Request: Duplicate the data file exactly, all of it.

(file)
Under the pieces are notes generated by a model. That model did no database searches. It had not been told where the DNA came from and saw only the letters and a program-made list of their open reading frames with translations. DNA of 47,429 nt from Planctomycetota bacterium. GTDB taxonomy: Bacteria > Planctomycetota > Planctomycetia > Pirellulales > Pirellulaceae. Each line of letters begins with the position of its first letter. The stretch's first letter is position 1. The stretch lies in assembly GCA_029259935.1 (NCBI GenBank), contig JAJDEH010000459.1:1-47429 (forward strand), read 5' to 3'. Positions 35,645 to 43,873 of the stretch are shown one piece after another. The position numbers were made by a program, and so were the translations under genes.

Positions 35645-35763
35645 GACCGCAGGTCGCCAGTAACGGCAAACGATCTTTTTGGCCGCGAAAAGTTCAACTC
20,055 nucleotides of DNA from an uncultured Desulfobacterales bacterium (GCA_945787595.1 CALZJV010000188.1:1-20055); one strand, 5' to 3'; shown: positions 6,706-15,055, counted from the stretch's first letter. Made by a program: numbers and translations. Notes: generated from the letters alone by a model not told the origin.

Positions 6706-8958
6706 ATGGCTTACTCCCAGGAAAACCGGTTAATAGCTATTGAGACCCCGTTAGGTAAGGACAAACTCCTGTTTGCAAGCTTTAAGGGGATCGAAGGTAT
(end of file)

Under the pieces are notes generated by a model. That model did no database searches. It had not been told where the DNA came from and saw only the letters and a program-made list of their open reading frames with translations. DNA of 47,429 nt from Planctomycetota bacterium. GTDB taxonomy: Bacteria > Planctomycetota > Planctomycetia > Pirellulales > Pirellulaceae. Each line of letters begins with the position of its first letter. The stretch's first letter is position 1. The stretch lies in assembly GCA_029259935.1 (NCBI GenBank), contig JAJDEH010000459.1:1-47429 (forward strand), read 5' to 3'. Positions 35,645 to 43,873 of the stretch are shown one piece after another. The position numbers were made by a program, and so were the translations under genes.

Positions 35645-35763
35645 GACCGCAGGTCGCCAGTAACGGCAAACGATCTTTTTGGCCGCGAAAAGTTCAACTC
20,055 nucleotides of DNA from an uncultured Desulfobacterales bacterium (GCA_945787595.1 CALZJV010000188.1:1-20055); one strand, 5' to 3'; shown: positions 6,706-15,055, counted from the stretch's first letter. Made by a program: numbers and translations. Notes: generated from the letters alone by a model not told the origin.

Positions 6706-8958
6706 ATGGCTTACTCCCAGGAAAACCGGTTAATAGCTATTGAGACCCCGTTAGGTAAGGACAAACTCCTGTTTGCAAGCTTTAAGGGGATCGAAGGTAT